SE Asia manufacturing downturn persists amid COVID-19 surge

Nurluqman Suratman


SINGAPORE (ICIS)–Manufacturing activities in southeast Asia continue to be battered by lockdown measures as the region battles surging COVID-19 caseloads.

Restrictions have started to be lifted in September in some countries but slow vaccine rollouts remain a major problem.

“The spread of the delta variant amid still-low vaccination rates in many ASEAN economies and China’s zero-tolerance COVID-19 strategy has prompted governments to impose restrictions and order factory/port closures,” Nomura Global Markets said in a research note.

“As a result, raw materials shortages, port congestion and unavailability of containers have lengthened lead times, at a time when chip inventories are already running low,” it said.

The ASEAN purchasing managers’ index (PMI) remained in contraction mode for the third month in a row, with August reading at 44.5, based on a private survey of financial services provider IHS Markit.

For the first time since May 2020, all seven countries in the region tracked by IHS Markit recorded PMI readings below 50, the threshold for expansion.

Country Aug-21 Jul-21 Movement
China (Official) 50.1 50.4 lower
China (Caixin/IHS Markit) 49.2 50.3 lower
Japan (Jibun Bank/IHS Markit) 52.7 53 lower
South Korea (IHS Markit) 53 51.2 lower
Taiwan (IHS Markit) 58.5 59.7 lower
Indonesia (IHS Markit) 43.7 40.1 higher
Thailand (IHS Markit) 48.3 48.7 lower
Malaysia (IHS Markit) 43.3 40.1 higher
Vietnam (IHS Markit) 40.2 45.1 lower
Philippines (IHS Markit) 50.4 46.4 lower
Singapore (IHS Markit) 44.3 45.6 lower

Output and new orders in southeast Asia’s factory sector fell for the third straight month, reflecting ongoing challenges posed by the reintroduction of stricter containment measures.

Foreign demand also weakened during August, as new export orders across the region decreased for the third month in a row and markedly, IHS Markit said.

Vietnam’s PMI reading in August was the lowest since April 2020 as factories were forced to suspend production due to staff shortages.

“Vietnamese manufacturers are facing a near-impossible task at present as the restrictions put in place to try and contain the spread of the COVID-19 outbreak in the country constrain their ability to produce goods,” IHS Markit economics director Andrew Harket said.

“Some are closed outright, with others operating at reduced capacity and with scaled down staff members – a number of firms indicated that they had implemented the ‘3 in one spot’ policy to keep some staff presence on site,” he said.

Vietnam has allowed factories to continue their operations if they can provide on-site accommodation – dubbed as the “3 in one spot” policy – or provide transport to ensure they go directly to the accommodation arranged for them after work.

In Indonesia, ongoing COVID-19 disruptions weighed on its manufacturing sector for a second consecutive month in August.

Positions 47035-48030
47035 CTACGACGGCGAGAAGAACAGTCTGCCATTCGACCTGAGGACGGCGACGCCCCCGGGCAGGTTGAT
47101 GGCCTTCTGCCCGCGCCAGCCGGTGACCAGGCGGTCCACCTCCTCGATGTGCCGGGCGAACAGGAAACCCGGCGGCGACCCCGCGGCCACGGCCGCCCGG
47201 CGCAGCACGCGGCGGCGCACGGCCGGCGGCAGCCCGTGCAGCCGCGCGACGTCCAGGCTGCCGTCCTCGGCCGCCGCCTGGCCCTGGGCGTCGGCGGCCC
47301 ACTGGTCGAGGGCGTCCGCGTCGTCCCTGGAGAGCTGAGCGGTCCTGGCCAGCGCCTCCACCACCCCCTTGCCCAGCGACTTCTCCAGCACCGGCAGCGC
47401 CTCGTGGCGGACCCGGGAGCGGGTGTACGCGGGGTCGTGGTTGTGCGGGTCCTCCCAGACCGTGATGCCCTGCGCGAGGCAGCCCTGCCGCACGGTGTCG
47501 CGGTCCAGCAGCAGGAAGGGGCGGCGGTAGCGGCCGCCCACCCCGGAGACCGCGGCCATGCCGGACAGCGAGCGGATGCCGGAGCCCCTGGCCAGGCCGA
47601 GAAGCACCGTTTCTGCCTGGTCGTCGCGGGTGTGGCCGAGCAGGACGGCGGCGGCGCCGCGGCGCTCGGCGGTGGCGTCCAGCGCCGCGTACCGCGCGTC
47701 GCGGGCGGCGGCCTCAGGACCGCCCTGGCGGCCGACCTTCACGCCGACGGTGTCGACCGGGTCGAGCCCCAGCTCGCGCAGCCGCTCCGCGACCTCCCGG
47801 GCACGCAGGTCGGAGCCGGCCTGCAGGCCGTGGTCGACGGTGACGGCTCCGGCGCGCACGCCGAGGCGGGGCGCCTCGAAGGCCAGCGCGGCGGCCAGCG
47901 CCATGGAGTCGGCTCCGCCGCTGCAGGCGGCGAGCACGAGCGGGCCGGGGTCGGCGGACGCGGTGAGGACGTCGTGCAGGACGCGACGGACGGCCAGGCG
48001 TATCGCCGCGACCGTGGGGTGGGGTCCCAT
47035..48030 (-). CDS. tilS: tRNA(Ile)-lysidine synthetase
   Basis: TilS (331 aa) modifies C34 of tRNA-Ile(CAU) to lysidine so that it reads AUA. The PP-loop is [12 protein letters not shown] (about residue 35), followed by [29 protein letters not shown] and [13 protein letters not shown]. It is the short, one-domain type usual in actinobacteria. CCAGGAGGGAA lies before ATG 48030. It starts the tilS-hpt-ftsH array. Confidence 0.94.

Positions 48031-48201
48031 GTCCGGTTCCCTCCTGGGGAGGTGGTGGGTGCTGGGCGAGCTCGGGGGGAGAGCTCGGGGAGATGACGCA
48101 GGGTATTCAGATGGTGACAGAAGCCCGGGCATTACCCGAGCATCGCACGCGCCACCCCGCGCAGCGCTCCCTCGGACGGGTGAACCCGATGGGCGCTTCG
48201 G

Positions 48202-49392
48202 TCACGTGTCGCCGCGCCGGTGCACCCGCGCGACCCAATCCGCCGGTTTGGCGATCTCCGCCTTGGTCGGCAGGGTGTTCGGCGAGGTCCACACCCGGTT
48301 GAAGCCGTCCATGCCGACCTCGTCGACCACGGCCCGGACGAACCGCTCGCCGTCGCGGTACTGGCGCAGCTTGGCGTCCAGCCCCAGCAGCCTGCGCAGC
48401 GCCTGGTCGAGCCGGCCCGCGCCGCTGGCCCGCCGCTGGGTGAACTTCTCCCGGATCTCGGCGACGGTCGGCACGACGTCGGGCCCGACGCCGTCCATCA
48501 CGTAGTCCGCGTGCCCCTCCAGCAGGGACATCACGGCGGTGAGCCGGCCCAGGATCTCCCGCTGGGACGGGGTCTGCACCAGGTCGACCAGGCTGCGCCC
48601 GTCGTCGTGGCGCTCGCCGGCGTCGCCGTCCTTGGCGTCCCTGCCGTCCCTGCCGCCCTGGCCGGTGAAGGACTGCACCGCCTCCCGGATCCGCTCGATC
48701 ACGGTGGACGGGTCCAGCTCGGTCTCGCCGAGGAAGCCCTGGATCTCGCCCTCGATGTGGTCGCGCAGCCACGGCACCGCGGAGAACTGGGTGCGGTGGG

Easing of restrictions took effect on 24 August and will last up to 6 September on several populous areas in the country, including the capital Jakarta, as infection levels have dropped significantly since peaking in mid-July.

With the lifting of restrictions, factories that were affected are now able to operate with 100% workers split into shifts.

Indonesia has the highest number of COVID-19 cases and deaths in southeast Asia with around 4.1m cases and 133,000 fatalities.

However, as the second wave on infections had peaked, the deterioration in production and demand eased from the severe rates seen in July.

Thailand on 1 September eased pandemic-related restrictions in the capital Bangkok and 28 provinces as the number of infections fell from mid-August peak.

The restrictions imposed had weighed heavily on petrochemical downstream sectors as consumption waned and factories had to restrict operations.

The country reported around 14,800 new COVID-19 cases on 1 September, down by around 40% from mid-August, bringing its total caseload to around 1.2m with close to 12,000 deaths.

The highly infectious Delta variant of the novel coronavirus poses a strong downside risk for the whole of Asia.

In China, the world’s second-biggest economy and Asia’s biggest, factory output growth has been slowing down for the past five months, based on official data, while a private survey by media group Caixin indicated a manufacturing downturn in August.

China’s key manufacturing PMI fell to 18-month low in August as the country also had its recent bout of infections that prompted tightening of restrictions.

Asia is once again the epicentre of the pandemic, with countries like Indonesia, Philippines, Thailand and Malaysia facing severe domestic health crises, Fitch Solutions said in a report on 27 August.

“Continued outbreak risks will hold back the possibility of Asian economies normalising activity and re-opening their markets in a meaningful way in 2021,” it said.

Focus article by Nurluqman Suratman

Photo: A healthcare worker prepares a dose of COVID-19 vaccine during a vaccination drive in Depok, Indonesia, 01 September 2021. (By MAST IRHAM/EPA-EFE/Shutterstock)

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